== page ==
Undergraduate Course: Financial Statement Analysis (ACCN10023)
||College||College of Humanities and Social Science
|Credit level (Normal year taken)||SCQF Level 10 (Year 3 Undergraduate)
||Availability||Available to all students
|Summary||The course will allow students to develop an understanding of the conduct of financial statement analysis, the application of theory in financial statement analysis and current and formative issues in financial statement analysis.
The course adopts the view of an investor who not only wants to 'return to fundamentals' but to earn returns from fundamentals. Consequently, the course has both a theoretical and a practical emphasis. On completion of this course students should be able to conduct useful financial analysis and to design a comprehensive equity research report.
Foundations of Value
Historical Performance Analysis
Cost of Capital
Other Valuation Approaches
Value Creation: Mergers and Acquisitions, Divestitures
Student Learning Experience
In lectures emphasis is placed on discussing examples and solving exercises in class. Students develop a project which involves equity analysis and is presented as an equity research report, as they proceed through the course. Group presentations take the form of a 20-minute PPT presentation, with 10 minutes for questions.
Information for Visiting Students
|Pre-requisites||Students must have passed Principles of Finance (BUST08003) AND Accountancy 2A (ACCN08009) AND Accountancy 2B (ACCN08010) equivalents.
Visiting students should have at least 3 Business/Accountancy related courses at grade B or above (or be predicted to obtain this). We will only consider University/College level courses.
|High Demand Course?
Course Delivery Information
|Academic year 2017/18, Available to all students (SV1)
|Learning and Teaching activities (Further Info)
Lecture Hours 20,
Programme Level Learning and Teaching Hours 4,
Directed Learning and Independent Learning Hours
|Assessment (Further Info)
|Additional Information (Assessment)
||The course will be assessed by means of a group presentation of a group-work analysis case counting for 40% of the overall marks awarded. For the final examination (60%) students will be examined on an individual basis (based on a case study).
||Generic feedback on your coursework, together with individual marks, will be available on Learn 15 working days from the submission date. You can also look at your group feedback at the Business School Undergraduate Reception (outside Room 1.11, Business School, 29 Buccleuch Place) and take away a copy of the feedback form, but you will not be able to take away the original piece of coursework, as it may be required by the Board of Examiners.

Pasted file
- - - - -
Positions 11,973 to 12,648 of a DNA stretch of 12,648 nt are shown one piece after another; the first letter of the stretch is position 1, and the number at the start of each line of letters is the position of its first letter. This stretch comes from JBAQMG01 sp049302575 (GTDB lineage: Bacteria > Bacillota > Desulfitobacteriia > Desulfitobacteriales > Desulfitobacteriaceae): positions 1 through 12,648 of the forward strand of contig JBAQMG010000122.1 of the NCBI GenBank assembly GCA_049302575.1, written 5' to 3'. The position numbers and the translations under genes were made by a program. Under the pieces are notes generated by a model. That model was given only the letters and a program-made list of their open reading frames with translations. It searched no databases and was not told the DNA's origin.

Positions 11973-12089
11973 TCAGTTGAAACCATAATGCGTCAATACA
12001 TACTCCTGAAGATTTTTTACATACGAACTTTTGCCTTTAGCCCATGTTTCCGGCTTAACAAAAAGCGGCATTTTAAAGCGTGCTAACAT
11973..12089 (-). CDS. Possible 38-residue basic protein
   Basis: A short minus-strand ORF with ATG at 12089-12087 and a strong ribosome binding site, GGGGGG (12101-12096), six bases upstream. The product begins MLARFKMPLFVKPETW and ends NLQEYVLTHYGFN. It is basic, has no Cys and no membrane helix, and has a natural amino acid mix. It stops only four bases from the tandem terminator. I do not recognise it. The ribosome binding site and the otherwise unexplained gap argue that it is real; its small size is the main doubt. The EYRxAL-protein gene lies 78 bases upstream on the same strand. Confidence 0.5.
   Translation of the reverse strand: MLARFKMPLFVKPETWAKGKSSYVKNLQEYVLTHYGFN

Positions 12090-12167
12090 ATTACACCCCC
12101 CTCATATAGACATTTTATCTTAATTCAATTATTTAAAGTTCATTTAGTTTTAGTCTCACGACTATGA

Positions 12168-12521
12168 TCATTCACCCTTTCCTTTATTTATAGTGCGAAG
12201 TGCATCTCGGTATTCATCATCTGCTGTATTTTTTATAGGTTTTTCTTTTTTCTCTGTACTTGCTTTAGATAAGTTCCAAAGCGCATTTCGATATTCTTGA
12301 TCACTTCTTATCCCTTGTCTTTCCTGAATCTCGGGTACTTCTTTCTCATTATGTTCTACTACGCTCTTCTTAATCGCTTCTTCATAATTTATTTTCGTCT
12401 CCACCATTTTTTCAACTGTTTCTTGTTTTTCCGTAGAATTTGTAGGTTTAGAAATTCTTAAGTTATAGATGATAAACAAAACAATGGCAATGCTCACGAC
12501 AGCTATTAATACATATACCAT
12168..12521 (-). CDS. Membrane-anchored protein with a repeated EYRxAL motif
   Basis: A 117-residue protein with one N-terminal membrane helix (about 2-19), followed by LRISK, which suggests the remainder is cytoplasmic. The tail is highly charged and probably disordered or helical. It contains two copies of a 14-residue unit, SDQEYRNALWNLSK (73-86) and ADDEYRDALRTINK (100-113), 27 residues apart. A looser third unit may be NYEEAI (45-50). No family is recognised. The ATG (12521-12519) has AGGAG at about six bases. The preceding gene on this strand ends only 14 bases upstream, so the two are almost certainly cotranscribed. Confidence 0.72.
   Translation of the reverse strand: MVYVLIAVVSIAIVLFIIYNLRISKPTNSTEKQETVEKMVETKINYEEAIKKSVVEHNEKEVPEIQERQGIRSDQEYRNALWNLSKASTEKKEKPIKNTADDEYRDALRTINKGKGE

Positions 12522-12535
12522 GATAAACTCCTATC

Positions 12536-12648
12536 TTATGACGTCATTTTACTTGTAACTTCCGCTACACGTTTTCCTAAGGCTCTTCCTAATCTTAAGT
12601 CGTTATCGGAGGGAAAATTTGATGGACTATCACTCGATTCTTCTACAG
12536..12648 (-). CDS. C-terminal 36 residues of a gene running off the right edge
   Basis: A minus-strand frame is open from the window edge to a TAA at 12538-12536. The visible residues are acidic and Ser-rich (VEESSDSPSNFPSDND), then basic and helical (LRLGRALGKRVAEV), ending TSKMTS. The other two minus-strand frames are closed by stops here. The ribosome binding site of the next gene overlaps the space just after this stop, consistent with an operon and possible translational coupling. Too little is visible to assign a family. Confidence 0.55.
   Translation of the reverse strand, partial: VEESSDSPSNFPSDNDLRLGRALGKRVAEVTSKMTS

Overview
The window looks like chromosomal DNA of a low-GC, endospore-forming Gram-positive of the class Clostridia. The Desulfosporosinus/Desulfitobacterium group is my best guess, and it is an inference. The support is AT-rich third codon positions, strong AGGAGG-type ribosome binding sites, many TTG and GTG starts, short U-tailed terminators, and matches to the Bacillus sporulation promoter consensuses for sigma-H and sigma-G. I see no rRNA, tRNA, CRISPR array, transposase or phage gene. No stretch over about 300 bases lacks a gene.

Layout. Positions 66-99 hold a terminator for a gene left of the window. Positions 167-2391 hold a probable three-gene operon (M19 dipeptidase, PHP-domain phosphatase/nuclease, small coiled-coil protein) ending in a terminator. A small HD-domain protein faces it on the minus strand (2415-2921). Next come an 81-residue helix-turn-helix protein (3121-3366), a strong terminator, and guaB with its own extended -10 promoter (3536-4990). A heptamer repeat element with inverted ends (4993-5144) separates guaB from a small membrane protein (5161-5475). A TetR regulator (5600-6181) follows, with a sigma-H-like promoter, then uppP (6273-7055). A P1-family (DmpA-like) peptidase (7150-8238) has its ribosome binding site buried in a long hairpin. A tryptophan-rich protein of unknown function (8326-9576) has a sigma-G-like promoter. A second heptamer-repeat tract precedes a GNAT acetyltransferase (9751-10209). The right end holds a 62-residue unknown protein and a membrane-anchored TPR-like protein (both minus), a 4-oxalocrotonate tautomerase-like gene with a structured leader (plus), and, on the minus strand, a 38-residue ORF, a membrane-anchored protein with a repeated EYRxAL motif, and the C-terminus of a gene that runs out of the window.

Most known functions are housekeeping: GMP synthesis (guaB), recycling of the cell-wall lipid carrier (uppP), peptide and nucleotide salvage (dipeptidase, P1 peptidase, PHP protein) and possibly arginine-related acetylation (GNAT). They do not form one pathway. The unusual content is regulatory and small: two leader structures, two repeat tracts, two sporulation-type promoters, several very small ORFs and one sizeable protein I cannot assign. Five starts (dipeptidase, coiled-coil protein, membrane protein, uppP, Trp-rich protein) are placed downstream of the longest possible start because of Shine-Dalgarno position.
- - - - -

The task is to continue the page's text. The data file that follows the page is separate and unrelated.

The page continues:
Your examination marks will be posted on Learn (together with generic feedback and examination statistics) as soon as possible after the Boards of Examiners' meeting (normally early-mid June). During the summer months (i.e. mid/end June - end August), you may come to the Business School Undergraduate Reception (outside Room 1.11, Business School, 29 Buccleuch Place) to look at your examination scripts. Note that you will not be able to remove any examination scripts from the UG Office as they may be required by the Board of Examiners.
||Hours & Minutes
|Main Exam Diet S1 (December)||2:00|
On completion of this course, the student will be able to:
- Apply a critical approach to the consumption of financial accounting and to the construction of financial statement analyses.
- Understand and discuss the application of rhetorical techniques by corporate management in their presentation of financial accounting.
- Use of a variety of model types in equity analysis and discuss the further development of models.
- Understand and discuss the articulation of the forms of information required and the development of appropriate novel metrics.
|VALUATION: MEASURING AND MANAGING THE VALUE OF COMPANIES, 5th edition, by Tim Koller, Marc Goedhart, and David Wessels, published by J. Wiley, copyright 2010. |
Students will also be required to undertake additional readings during the course.
|Graduate Attributes and Skills
||Cognitive Skills: students will develop critical and reflective understanding of the analysis of accounting narrative and will also develop skills in model design. Students will also be required to assimilate the, sometimes paradoxical, theories of different theoretical schools.
Key skills: critical analysis, model development, rhetorical analysis, an understanding of the impact of strategic decision making on financial accounting outcomes, the role of novel information in the investment/disinvestment decision.
|Course organiser||Dr Tom Brown
Tel: (0131 6)50 8333
|Course secretary||Miss Jen Wood
Tel: (0131 6)50 8335